Photo Now some three hours late, Train No. 26, The Powhatan Arrow, leaves the accident scene after the wrecked Pontiac is moved to the side. The auto was struck at the very front edge of the driver's side front door. (Thomas D. Dressler photo)
"I can't start this train...it'll break in two!' / A Frist-Person Memory Form the Days of Steam - James B. Scott
  Photo Nono: Y6 #2160
Norfolk and Western Y-Class 2-8-8-2s in HO Scale / Model review - Thomas D. Dressler
  Photo Front to Back: Precision Scale's models of the Y4, Y5 and Y6b. The similarity of the boilers of the three models shows clearly. Note the correct straight smoke staks on the Y4 and Y5 and the forward slanted stack of the Y6b. (Gary D. Rolih photo)
  Photo The smooth paint on both the smokebox and boiler show nicely but the too-small smokebox door and the incorrect headlight bracket are quite evident in this 3/4 front view. Fine detailing is excellent (Gary D. Rolih photo)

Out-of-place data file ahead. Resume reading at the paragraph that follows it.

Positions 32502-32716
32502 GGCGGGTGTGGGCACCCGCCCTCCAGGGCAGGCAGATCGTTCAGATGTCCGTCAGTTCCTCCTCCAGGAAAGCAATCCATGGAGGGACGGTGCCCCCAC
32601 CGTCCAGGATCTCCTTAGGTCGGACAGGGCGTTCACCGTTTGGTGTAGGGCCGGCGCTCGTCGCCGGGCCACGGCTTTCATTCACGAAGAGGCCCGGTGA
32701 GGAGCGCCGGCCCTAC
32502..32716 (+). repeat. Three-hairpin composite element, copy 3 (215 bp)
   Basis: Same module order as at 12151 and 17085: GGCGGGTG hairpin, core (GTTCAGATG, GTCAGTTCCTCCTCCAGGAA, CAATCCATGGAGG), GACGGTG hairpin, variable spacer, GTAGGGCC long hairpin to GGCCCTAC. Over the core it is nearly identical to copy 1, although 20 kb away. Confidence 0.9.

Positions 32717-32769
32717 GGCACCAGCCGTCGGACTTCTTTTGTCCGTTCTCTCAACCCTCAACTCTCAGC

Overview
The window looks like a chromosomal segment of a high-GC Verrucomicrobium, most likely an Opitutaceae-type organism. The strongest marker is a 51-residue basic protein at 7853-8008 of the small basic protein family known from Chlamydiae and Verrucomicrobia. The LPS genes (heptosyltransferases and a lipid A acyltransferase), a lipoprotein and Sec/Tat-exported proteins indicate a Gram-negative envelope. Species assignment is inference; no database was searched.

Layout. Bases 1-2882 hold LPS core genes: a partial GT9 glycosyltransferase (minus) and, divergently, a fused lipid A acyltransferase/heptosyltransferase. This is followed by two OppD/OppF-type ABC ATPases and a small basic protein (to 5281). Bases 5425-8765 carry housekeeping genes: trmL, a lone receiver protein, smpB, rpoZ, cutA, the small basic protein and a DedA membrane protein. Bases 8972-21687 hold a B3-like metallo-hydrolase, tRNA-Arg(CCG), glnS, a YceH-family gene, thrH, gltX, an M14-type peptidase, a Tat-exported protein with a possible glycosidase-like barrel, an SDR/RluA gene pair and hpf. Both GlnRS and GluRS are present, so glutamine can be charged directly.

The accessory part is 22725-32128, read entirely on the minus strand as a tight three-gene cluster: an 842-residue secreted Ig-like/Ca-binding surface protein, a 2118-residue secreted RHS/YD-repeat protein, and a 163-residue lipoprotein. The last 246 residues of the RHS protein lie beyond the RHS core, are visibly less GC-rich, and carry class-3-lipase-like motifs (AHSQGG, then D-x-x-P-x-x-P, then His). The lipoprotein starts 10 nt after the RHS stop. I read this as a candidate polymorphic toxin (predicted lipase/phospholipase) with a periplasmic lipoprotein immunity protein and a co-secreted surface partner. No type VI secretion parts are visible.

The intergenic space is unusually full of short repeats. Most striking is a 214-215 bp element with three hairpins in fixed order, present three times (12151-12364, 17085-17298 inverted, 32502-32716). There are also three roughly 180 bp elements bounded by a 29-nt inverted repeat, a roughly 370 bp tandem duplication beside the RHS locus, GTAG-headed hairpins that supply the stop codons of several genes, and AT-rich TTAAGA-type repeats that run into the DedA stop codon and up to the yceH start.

Photo Left: The very nice cab interiors and tender front details of the Y6b are impressive. A close look reveals the outside-mounted brake cylinder of the front truck. Right: The massive ex/ACL 24,000 gallon tenders were the largest used behind any N&W steam engine. The front water cistern hatch was blanked out by the N&W when the dog house was added to the rear deck. (Gary D. Rolih photo)
The Virginian Local / Early Standard VGN Water Tanks - Martin E. Swartz